The masocore genre is incredibly fitting for indie developers. It channels nostalgia while also giving players a way to test their skill in ways that 3D gaming usually does not. Hotline Miami, Super Meat Boy, and more have all found success but that success has inspired a ton of other games to follow in their wake. Although an increasingly crowded genre now, Katana Zero looks like it will stand above the pack with not only its approach to story but also with its nearly flawless controls.
Katana Zero gives players a katana, a dodge roll, the ability to slow down time, and a free hand to grab and toss bottles and other environmental debris. It’s a simple set of abilities that the game stretches and forms the whole game around. And, given the type of game it is, it uses that simplicity to create difficult gauntlets for you to slash your way through unscathed.
Levels take precision to get through since everything takes one hit to fell, including yourself. The controls are more than up to that task as they spectacularly smooth and responsive. Slashing and dashing just feel sublime and always do what you want, when you want, meaning that you’ll never feel cheated during your repeated trips to the morgue. Justin Stander, the man who has ostensibly been making this game by himself, has spent the last six years obsessing over the details making sure love and care went into every aspect of the game, especially the controls.
“You have to make the engine flawless. No bugs,” he said. “Everything needs to feel like an extension of the player. When you play it, you should always feel like this is exactly what I wanted to do and that is what the character did. It has to feel like enough controls and tools to be able to do everything you wanted to do.”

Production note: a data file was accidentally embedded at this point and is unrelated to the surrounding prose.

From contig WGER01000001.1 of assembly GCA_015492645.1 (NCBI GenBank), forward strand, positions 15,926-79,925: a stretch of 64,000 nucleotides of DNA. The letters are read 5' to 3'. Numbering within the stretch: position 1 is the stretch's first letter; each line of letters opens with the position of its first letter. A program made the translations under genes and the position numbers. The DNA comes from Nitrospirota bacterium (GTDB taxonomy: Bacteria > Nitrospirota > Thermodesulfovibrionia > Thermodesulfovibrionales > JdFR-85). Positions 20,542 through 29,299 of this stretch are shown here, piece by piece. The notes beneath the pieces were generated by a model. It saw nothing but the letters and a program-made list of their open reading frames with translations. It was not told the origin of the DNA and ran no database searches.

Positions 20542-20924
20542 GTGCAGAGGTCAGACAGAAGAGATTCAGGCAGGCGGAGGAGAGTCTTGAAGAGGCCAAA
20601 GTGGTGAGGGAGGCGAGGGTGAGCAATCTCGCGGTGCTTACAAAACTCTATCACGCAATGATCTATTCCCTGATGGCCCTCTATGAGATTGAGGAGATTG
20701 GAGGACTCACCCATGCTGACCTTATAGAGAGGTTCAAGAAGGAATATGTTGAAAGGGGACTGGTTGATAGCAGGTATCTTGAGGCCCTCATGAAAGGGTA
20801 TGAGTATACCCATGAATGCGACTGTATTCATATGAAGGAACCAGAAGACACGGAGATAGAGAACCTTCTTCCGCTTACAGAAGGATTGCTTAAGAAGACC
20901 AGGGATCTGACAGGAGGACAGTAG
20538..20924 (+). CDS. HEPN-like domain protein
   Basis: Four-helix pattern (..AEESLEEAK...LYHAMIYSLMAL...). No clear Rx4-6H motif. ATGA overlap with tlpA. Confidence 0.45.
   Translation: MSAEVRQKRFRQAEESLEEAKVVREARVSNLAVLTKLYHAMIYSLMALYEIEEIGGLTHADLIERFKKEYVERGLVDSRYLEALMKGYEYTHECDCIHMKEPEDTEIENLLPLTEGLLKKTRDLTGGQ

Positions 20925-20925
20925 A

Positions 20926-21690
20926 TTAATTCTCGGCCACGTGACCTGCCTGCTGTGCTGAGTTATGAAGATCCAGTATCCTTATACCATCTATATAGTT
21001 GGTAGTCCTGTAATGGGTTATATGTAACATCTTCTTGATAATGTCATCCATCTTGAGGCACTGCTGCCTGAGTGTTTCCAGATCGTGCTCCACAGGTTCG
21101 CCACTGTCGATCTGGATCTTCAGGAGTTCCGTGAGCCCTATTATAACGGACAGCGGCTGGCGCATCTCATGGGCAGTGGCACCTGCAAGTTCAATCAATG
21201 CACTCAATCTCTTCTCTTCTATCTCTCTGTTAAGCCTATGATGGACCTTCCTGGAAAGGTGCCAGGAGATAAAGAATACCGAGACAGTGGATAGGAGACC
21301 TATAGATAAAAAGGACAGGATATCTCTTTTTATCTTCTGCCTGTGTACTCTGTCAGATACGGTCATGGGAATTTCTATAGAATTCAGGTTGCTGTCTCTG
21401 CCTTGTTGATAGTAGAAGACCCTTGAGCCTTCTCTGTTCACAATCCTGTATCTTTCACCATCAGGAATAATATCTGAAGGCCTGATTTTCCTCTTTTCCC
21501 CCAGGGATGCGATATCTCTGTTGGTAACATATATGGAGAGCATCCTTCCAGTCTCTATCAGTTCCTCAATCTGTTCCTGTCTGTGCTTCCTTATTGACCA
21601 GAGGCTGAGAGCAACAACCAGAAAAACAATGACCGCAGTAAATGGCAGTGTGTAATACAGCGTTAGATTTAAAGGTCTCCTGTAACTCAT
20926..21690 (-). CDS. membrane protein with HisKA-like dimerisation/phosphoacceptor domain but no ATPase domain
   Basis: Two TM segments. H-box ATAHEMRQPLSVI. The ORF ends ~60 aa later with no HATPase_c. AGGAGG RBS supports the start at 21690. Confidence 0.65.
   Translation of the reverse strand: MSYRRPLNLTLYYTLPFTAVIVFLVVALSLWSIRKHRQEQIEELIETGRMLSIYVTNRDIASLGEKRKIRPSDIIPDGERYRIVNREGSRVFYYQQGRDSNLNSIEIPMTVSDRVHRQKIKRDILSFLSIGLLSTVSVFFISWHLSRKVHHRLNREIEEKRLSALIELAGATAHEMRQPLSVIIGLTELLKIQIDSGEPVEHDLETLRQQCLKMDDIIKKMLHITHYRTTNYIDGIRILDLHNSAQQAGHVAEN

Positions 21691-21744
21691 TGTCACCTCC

And that’s basically how the game feels. Slashing is quick but you’ll still be bested especially if you mistime your sword swipe and fail to deflect the bullets coming at you. Throwing objects stuns or kills depending on what you’re tossing and can help you knock down foes across the room while you deal with the ones in front of you. Dashing can get you into and out of danger and its generous amount of invincibility frames keep combat from being frustrating. Slowing down time augments all of these abilities as it makes badass actions more doable, which is something you’ll see played in real time at the end of the level.
Katana Zero Preview | A barrage of new variables
It all comes together so well and is augmented by the game’s ability to keep throwing different scenarios at you in its relatively short levels that’ll work well on the PC but probably even better on the Switch, given its portability. Stander believes that making a game around one-hit kills is easy but finding ways to stretch that out into a full game with constant surprises is hard. Because for how satisfying the core mechanics are, they’d still get a little stale if the game around it didn’t evolve.
Thankfully, it does. In its first few levels, it constantly introduces new enemies, environments, hazards, and more that each make you play it a little differently. For example, one level introduced turrets while another was a pure stealth mission where you had to hide instead of murdering everyone. There’s even a level later on that lets players choose their own path and each is a parody of a popular movie. Along with changing up the narrative, Stander sees this as a key way to keep the game fresh.
“I really love to defy expectations in this game,” he said. “As soon as you think you understand how this game is going to play out, then I just try to completely shift it on you. So even at the beginning of the game, you think there’s this format of you kill people, you go to sleep in your apartment, then you go to your psychiatrist and he’ll give you your next job and you continue to go in that format. And as soon as you comfortable in that, I try to shift things up. And I do that several times throughout the game.”